We are here at the end of the Old Testament, which offers a good opportunity to recall the relationship between the Old and the New Testaments: The Old is largely promise of the coming Messiah, and the New tells of the fulfillment of that promise. And, so, Malachi reports, “‘I have loved you,’ says the Lord. But you ask, ‘How have you loved us?’” (1:2) It’s amazing that we should ever have to ask this question! All it takes is a moment or two of reflection on God’s goodness and faithfulness to us. Oh my, how he has loved us!
Furthermore, it’s not that God has failed to love his people. They have failed to love him! The evidence is seen in their lack of fear and devotion. They bring defective gifts to him. They withhold the tithe from him. They consider it a nuisance to serve the Lord.
Yet, the Lord will send his messenger, and he will send Elijah. And on the great Day of the Lord, “He will be like a refiner and purifier of silver; He will purify the sons of Levi and refine them like gold and silver. Then they will present offerings to the Lord in righteousness” (3:2,3). He will send “Elijah the prophet before the great and awesome Day of the Lord comes. And he will turn the hearts of fathers to their children and the hears of children to their fathers” (4:5,6).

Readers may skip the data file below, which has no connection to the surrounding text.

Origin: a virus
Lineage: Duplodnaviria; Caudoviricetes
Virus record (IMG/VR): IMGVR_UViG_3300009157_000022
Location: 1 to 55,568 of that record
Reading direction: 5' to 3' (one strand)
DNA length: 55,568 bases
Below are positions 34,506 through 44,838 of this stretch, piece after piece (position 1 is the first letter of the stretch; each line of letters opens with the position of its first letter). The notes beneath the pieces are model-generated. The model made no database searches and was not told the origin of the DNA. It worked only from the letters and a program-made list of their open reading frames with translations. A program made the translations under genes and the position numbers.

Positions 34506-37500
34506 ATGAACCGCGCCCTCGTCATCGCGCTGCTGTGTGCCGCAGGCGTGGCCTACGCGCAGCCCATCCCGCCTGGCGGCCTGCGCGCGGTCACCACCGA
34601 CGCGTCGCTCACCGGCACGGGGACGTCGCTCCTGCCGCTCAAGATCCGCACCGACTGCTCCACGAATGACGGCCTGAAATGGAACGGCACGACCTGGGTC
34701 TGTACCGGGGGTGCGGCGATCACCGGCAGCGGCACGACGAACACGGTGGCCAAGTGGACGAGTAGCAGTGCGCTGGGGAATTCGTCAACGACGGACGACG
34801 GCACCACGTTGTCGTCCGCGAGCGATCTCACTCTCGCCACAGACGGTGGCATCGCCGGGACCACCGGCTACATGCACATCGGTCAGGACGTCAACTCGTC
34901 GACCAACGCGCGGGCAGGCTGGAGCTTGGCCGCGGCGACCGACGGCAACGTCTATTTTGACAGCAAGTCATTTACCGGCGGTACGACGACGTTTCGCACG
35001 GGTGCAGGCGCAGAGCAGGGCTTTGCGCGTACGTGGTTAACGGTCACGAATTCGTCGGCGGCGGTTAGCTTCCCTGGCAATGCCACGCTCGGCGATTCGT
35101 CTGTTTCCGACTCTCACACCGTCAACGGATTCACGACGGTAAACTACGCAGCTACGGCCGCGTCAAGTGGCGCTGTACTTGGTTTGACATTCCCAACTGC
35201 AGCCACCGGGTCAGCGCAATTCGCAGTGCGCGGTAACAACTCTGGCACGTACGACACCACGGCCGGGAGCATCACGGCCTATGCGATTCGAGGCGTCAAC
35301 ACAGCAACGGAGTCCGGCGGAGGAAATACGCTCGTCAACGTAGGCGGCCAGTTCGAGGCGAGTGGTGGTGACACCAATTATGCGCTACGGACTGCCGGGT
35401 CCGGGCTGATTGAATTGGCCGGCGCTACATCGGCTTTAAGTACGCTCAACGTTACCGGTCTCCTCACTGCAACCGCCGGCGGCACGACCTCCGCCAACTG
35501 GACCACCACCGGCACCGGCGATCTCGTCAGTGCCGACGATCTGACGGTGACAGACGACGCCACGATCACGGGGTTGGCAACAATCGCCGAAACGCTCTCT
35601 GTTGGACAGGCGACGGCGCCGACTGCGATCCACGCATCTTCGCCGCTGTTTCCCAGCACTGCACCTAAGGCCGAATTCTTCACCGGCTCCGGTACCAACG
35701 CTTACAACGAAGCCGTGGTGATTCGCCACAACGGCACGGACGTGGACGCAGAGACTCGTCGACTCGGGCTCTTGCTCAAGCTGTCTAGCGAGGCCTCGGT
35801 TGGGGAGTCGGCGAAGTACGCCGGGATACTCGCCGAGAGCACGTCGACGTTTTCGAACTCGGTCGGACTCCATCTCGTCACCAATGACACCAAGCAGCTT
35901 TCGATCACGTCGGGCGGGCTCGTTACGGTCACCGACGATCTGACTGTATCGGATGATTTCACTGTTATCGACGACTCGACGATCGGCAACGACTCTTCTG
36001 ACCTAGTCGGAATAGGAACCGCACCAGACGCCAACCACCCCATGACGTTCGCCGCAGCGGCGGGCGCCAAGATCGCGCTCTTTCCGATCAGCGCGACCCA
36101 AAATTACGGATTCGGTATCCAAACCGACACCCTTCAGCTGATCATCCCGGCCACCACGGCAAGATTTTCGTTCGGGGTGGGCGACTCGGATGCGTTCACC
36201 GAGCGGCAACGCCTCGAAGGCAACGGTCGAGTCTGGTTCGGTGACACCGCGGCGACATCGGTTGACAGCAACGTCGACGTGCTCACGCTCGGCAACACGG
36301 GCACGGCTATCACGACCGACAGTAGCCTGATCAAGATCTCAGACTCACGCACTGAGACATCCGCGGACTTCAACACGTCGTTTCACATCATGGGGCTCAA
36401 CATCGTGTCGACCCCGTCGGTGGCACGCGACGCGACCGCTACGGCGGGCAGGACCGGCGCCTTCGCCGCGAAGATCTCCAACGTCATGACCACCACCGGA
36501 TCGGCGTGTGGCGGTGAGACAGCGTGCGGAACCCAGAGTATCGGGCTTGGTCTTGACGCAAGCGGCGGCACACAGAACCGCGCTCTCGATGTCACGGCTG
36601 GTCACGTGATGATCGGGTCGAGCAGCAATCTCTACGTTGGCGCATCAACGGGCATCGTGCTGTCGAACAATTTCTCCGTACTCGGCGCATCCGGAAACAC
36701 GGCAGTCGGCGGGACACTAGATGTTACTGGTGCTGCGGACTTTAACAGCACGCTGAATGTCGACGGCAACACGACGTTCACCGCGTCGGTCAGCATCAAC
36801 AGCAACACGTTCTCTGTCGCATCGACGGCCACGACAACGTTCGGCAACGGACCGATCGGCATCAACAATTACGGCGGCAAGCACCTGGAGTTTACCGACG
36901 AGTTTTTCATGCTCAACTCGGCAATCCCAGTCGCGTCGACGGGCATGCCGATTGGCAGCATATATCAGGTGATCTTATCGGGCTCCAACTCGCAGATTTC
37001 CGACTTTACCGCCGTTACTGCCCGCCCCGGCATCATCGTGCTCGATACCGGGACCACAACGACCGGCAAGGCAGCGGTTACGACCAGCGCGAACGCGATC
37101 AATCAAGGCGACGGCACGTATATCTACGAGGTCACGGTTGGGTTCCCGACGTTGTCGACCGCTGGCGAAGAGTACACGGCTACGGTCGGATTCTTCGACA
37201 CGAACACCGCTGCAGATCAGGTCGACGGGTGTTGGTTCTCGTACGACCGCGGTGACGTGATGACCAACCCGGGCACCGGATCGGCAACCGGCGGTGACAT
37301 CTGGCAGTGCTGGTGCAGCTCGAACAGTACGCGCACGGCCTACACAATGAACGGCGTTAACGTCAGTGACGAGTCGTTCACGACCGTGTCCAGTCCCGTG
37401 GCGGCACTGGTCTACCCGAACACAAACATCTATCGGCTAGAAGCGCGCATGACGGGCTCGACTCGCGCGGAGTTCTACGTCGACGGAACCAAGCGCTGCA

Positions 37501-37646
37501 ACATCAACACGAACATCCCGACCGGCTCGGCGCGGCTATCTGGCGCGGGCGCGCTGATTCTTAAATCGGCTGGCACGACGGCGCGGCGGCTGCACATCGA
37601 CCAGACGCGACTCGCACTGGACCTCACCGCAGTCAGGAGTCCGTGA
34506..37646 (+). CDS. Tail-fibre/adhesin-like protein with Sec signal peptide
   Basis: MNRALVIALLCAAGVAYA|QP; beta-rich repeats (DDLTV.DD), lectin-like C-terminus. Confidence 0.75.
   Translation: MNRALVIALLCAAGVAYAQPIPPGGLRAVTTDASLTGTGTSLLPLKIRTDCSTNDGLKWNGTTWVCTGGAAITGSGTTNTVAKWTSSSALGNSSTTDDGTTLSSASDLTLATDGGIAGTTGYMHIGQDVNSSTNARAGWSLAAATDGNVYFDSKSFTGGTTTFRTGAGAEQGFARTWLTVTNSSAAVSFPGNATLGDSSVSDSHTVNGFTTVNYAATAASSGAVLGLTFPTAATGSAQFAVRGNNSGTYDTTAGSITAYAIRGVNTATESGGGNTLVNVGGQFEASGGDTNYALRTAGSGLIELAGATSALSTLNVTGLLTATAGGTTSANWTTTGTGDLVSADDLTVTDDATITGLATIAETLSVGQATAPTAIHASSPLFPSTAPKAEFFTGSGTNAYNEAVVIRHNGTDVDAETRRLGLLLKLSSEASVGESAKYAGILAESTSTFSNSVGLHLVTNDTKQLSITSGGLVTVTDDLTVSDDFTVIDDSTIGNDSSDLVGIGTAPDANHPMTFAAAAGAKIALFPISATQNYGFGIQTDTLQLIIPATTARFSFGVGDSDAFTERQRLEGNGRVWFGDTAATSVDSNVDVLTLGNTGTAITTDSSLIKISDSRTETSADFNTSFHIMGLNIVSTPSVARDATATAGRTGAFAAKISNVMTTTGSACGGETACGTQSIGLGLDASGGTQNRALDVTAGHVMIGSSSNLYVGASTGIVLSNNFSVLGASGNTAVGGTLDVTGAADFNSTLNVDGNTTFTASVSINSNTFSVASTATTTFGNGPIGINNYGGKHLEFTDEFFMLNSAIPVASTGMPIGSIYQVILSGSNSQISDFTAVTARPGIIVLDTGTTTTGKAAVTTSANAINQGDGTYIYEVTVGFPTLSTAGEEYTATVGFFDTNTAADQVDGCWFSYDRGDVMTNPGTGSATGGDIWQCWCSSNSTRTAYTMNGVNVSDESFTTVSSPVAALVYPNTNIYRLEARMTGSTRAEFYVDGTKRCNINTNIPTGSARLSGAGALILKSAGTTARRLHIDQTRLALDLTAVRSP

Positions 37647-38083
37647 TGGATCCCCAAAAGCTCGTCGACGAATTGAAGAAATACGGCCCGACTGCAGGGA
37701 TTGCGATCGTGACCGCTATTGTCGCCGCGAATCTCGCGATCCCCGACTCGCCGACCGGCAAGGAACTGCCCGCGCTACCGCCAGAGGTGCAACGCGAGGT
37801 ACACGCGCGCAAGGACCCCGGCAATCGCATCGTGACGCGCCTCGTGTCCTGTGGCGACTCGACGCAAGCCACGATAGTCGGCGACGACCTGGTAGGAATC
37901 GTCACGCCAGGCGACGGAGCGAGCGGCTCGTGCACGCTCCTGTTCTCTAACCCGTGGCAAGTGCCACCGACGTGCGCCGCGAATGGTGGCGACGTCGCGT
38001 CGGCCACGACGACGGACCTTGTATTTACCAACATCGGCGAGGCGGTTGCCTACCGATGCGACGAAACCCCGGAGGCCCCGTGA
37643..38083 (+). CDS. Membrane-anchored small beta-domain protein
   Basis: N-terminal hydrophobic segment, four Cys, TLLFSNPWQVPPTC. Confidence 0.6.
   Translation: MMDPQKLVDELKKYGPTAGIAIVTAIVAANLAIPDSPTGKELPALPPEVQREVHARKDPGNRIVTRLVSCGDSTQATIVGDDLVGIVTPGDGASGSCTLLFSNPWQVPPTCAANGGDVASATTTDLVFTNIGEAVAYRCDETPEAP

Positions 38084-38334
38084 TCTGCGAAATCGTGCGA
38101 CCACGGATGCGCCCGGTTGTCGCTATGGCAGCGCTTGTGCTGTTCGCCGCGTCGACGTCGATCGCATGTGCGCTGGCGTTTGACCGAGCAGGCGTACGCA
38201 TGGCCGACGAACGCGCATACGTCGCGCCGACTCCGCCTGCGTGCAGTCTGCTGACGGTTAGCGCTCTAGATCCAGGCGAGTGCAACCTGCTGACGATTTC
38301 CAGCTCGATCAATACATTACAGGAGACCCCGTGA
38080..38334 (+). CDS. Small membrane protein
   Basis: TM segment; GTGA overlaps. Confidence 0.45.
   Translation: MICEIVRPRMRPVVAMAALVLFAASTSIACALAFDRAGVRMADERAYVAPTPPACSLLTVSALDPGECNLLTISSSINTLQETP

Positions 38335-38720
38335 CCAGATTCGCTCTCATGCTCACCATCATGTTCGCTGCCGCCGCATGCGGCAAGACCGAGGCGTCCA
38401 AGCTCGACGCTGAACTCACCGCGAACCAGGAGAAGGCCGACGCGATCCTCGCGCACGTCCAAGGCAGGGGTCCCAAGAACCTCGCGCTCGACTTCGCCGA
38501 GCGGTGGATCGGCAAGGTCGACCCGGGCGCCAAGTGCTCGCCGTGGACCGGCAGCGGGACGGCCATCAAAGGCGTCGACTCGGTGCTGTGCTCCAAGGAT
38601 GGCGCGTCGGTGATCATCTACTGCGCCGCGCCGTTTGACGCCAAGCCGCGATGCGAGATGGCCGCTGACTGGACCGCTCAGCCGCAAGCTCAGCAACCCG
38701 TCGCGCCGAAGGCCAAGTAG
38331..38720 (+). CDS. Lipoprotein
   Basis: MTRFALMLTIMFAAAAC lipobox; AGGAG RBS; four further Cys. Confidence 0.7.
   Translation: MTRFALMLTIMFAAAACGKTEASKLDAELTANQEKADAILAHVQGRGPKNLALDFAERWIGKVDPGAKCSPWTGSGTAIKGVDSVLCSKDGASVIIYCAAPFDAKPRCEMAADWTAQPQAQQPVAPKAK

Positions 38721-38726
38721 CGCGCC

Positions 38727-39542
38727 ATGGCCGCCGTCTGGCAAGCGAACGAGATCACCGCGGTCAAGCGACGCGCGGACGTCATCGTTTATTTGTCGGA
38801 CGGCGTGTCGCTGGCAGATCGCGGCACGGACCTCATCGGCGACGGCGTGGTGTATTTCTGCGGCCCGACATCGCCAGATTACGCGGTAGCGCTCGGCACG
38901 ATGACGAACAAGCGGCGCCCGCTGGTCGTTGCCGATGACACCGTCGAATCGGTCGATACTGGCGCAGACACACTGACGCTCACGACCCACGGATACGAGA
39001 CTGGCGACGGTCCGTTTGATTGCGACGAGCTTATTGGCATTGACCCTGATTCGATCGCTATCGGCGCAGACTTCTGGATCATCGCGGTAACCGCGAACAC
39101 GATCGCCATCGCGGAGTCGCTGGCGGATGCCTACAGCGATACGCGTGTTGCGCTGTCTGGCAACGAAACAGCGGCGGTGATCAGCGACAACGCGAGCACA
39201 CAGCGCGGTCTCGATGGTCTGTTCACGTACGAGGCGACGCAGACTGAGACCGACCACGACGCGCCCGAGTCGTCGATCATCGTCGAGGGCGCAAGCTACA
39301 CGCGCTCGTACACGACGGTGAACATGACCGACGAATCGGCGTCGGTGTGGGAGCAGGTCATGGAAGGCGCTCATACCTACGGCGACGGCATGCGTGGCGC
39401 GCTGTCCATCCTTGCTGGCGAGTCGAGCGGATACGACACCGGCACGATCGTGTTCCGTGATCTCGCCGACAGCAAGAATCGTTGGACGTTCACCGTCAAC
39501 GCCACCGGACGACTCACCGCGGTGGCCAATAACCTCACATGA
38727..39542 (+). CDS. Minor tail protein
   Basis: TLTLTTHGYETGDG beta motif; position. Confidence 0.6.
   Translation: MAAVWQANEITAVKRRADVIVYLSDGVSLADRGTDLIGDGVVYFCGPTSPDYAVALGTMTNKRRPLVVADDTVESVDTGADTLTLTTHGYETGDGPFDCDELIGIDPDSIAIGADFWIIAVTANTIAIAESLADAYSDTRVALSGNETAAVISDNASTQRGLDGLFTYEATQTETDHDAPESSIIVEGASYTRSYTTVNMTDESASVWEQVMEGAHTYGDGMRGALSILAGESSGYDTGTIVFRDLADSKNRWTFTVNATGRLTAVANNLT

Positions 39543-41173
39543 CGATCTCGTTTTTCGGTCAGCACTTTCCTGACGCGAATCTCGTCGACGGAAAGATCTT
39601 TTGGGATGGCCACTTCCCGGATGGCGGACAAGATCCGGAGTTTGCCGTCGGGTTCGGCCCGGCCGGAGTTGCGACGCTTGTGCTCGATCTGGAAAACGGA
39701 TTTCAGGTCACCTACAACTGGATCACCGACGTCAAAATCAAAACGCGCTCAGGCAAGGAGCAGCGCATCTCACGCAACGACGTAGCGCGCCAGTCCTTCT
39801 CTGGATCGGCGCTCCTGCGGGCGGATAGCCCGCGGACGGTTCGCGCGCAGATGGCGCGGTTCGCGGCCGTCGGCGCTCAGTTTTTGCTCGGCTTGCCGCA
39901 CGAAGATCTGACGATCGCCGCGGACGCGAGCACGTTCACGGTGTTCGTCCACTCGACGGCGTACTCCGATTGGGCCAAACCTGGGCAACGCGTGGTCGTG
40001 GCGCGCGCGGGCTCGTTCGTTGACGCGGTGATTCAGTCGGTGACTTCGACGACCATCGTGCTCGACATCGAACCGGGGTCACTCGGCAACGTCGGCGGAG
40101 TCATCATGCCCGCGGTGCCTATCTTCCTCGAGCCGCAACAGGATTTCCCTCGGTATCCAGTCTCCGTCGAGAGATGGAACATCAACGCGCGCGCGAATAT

Our God's mercy just never lets up, does it? Though a “Christmas hymn,” maybe for “Christmas in July,” as we often put it, with those who saw his coming, almost five centuries later, we should sing:
Hail the heaven-born Prince of Peace!
Hail the Sun of Righteousness!
Light and life to all he brings,
risen with healing in his wings.
Mild he lays his glory by,
born that we no more may die,
born to raise us from the earth,
born to give us second birth.
Hark! the herald angels sing,
“Glory to the newborn King.” -Charles Wesley (1739)